In: Uncategorized by Edie Sellers30 Apr 2008
Seems pirates, hackers and critics weren’t the only ones to get their greasy paws on Grand Theft Auto IV a little early.
This came to us from a rather pissed-off listener, MinusFahrenheit, today. He, like the rest of us, waited with fingers tap-tap-tapping for GTA IV’s release. However, being like many of us (ie: “broke”) he couldn’t afford the steep $60 pricetag to own the game himself.
So he rented it, in advance, from GameFly so he could get it upon release.
And he may have uncovered why so many people were seen to be playing GTA IV on Xbox Live before the game’s official drop. And possibly where those illicit pirated copies that circulated torrent sites last week originated.
Despite the fact the game was shipped to him Monday (a full 24 hours before retail release), when he got it in the mail today, it had obviously been played. And not just played… played a lot!
And by someone with the care and grace of a chimp on coke. Or the kind of person who would copy a game and leak it to torrent sites.
Well, I had ordered Grand Theft Auto from Gamefly on Monday, and it arrived in all its glory. I noticed on the back of the CD a what looked like a smudge, and it was also a bit dirty, but I ran it under some water and cleaned it, thinking everything was fine.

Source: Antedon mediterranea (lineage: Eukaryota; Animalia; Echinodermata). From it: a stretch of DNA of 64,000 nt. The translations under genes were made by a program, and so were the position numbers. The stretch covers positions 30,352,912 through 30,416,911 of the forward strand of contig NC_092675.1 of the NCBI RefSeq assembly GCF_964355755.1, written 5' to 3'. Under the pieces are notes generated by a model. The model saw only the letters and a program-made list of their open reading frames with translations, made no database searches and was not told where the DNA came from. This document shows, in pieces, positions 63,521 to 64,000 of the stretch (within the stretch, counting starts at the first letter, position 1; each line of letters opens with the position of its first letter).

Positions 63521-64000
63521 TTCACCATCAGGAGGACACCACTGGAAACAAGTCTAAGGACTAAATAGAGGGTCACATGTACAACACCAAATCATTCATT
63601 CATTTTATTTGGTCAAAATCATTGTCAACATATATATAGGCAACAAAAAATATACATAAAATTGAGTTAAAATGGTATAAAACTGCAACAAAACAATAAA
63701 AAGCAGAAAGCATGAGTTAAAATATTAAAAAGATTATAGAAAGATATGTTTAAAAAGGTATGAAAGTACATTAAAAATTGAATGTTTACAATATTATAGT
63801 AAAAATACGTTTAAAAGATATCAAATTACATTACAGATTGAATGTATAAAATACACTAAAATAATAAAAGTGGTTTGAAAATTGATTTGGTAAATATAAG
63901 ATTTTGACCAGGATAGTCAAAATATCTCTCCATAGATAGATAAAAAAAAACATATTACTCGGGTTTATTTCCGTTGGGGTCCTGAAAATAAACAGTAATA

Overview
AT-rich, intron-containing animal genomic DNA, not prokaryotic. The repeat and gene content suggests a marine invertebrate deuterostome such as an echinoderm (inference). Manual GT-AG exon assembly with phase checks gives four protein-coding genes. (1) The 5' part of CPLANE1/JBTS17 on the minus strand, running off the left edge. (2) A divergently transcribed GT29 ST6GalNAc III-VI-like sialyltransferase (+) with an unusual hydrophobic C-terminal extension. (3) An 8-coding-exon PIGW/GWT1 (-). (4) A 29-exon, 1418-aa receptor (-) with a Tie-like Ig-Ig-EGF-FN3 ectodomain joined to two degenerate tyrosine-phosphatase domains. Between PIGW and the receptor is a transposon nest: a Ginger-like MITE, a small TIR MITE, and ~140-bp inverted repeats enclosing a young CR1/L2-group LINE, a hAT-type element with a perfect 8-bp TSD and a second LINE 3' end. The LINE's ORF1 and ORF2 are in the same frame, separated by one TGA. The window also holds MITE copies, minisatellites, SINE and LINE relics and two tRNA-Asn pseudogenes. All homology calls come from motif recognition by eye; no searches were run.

I played the game for a few hours until I reached a mission titled “Jamacian Heat.” When starting it, my game froze, and I restarted, trying the level again. It froze.
I checked the back of the disc to notice that “smudge” was still there. I realized it wasn’t a smudge, but a scratch. I was sure that my game had been played, and that would be alright, except for the fact that the I knew I was the first person to recieve the copy. An employee must have played the game, scratched it, and placed it back in its case. Talk about good customer service…
Sure, you could argue that it may have been a manufacturing default except the game was suspiciously dirty. Disks aren’t made in dirty places for obvious reasons.
We expect scratches and glitches on rented disks because, let’s face it, rental customers aren’t exactly as careful as they should be. But this is a case of you theoretically being the first person to play the game, and if the disk was mailed on Monday, it follows that someone at GameFly itself (not a lunkhead customer) used the disk so much between last week’s ship date and this Monday that he or she left it partially unplayable.
Does this mean GameFly employees get an “official” crack at games before the rest of the gaming public? Or if unofficial, does that mean that GameFly does such a poor job of tracking games that even it doesn’t know when a pre-release copy of GTA IV walks out the door?
All of a sudden, the thought of a hot game being hacked and sent out to the interwebs prior to release seems a lot more plausable.
In any case, GameFly might want to instruct its mailroom clerks to not to use their disks as coasters before shipping them.